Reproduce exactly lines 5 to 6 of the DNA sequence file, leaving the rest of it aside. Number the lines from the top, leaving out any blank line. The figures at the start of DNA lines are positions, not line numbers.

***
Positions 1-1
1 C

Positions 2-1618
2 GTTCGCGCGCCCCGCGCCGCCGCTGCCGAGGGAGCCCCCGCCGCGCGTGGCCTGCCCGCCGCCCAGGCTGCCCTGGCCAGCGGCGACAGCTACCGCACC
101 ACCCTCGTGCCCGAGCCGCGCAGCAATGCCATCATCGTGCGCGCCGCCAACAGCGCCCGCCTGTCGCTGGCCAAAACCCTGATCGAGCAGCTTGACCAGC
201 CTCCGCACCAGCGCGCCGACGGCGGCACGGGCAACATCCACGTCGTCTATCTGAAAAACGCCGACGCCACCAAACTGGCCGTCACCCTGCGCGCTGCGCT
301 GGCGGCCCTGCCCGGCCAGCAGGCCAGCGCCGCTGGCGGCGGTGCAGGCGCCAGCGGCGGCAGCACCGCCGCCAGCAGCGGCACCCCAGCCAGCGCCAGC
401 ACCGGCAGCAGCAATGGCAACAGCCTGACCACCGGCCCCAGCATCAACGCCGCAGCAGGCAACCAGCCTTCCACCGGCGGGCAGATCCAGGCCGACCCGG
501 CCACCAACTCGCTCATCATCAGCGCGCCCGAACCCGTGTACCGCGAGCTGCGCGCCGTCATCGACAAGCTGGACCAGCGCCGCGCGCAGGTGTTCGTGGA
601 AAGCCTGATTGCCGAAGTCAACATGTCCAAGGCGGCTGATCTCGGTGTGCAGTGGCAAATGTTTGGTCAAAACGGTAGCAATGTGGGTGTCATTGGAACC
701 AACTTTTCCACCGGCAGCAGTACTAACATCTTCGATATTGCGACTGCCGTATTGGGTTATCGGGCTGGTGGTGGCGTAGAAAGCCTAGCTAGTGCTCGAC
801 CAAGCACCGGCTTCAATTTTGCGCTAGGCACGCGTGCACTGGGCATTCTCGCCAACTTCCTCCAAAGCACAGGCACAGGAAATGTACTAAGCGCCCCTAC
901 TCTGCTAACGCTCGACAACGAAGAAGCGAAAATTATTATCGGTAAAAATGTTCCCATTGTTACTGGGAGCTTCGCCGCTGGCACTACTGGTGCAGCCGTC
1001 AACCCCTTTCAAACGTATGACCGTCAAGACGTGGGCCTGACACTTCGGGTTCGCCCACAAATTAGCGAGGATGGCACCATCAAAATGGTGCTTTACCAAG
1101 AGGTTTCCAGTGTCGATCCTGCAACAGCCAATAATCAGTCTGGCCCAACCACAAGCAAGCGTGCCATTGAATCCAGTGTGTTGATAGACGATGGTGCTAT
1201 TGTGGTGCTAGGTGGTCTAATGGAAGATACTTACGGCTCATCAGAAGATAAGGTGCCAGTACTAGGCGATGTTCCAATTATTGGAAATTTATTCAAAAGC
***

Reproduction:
101 ACCCTCGTGCCCGAGCCGCGCAGCAATGCCATCATCGTGCGCGCCGCCAACAGCGCCCGCCTGTCGCTGGCCAAAACCCTGATCGAGCAGCTTGACCAGC
201 CTCCGCACCAGCGCGCCGACGGCGGCACGGGCAACATCCACGTCGTCTATCTGAAAAACGCCGACGCCACCAAACTGGCCGTCACCCTGCGCGCTGCGCT